|Friday, October 12, 2012||2:00PM - 4:00PM||Jackman Humanities building|
St. George Street and Bloor St. West
main floor conference room
Room JHI 100
CSUS and F. Ross Johnson Distinguished Speaker Series
Examining liberal ideas of citizenship, wage labour, and free trade, in light of transatlantic and transpacific encounters between Europe, Africa, Asia, and the Americas, this lecture revisits the policy of ‘free trade’ by way of a discussion of the colonial trades in cotton, silk, and opium, and observes that liberal ‘free trade’ arguments not only rationalized British and American engagements with India and China, but they inaugurated new modes of imperial sovereignty.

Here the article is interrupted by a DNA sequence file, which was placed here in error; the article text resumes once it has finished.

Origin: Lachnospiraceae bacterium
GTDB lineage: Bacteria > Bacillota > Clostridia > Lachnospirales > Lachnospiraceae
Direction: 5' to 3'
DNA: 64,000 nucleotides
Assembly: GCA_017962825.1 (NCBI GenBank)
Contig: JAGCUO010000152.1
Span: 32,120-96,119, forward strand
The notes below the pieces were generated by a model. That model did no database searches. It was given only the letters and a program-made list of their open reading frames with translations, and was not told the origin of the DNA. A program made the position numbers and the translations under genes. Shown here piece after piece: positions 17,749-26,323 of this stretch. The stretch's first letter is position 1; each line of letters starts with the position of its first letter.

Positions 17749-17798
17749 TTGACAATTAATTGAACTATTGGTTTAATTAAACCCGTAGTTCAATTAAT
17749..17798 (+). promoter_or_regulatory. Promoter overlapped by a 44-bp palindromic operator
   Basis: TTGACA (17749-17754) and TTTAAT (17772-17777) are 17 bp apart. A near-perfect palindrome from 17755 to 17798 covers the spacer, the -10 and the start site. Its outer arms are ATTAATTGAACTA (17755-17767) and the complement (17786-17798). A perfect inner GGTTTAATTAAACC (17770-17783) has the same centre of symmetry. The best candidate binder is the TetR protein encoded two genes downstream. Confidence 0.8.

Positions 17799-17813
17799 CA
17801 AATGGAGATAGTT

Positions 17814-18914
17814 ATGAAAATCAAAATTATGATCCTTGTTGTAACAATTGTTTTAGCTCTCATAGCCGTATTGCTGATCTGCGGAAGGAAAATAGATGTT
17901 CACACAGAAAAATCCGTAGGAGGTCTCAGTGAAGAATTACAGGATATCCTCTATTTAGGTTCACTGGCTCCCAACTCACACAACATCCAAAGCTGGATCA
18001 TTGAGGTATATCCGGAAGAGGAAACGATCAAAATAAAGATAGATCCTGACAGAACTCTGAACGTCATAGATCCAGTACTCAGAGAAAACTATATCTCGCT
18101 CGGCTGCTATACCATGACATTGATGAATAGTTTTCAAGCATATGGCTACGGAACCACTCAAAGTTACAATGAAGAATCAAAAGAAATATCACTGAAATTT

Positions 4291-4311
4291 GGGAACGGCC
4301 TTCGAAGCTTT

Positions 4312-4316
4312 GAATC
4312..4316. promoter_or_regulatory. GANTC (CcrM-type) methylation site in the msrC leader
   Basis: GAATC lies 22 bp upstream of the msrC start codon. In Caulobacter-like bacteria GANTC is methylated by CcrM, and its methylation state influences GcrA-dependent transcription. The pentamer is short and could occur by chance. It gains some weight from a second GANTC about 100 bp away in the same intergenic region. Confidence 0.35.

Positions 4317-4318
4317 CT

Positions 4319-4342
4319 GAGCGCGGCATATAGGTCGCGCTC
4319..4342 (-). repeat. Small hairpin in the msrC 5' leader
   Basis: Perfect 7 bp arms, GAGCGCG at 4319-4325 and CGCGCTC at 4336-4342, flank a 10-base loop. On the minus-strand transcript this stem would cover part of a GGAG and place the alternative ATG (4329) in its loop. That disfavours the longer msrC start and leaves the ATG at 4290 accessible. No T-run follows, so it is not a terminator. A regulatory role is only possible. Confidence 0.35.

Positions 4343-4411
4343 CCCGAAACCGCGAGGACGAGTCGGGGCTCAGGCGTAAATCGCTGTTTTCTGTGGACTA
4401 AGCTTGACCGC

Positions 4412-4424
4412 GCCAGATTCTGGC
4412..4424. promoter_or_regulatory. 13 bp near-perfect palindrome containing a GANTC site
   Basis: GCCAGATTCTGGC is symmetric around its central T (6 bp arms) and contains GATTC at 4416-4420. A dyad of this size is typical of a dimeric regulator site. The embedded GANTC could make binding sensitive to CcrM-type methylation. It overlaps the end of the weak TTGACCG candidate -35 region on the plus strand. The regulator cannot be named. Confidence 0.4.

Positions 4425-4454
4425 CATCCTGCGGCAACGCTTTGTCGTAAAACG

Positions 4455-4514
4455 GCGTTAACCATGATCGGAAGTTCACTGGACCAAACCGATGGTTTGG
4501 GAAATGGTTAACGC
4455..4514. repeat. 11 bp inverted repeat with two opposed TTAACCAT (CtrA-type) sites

Lisa Lowe is currently Professor of European and American Studies in the Department of English at Tufts University. Lowe is the author of “Critical Terrains: French and British Orientalisms,” and “Immigrant Acts: on Asian American Cultural Politics.” She is the co-editor of “The Politics of Culture in the Shadow of Capital,” and a third book, “Metaphors of Globalization,” is forthcoming. Her current project, “The Intimacies of Four Continents,” is a study of the convergence of colonialisms in the early Americas as the conditions for modern humanism and humanistic knowledge. Lowe is the 2012-13 F. Ross Johnson Visiting Scholar in American Studies, Centre for the Study of the United States.
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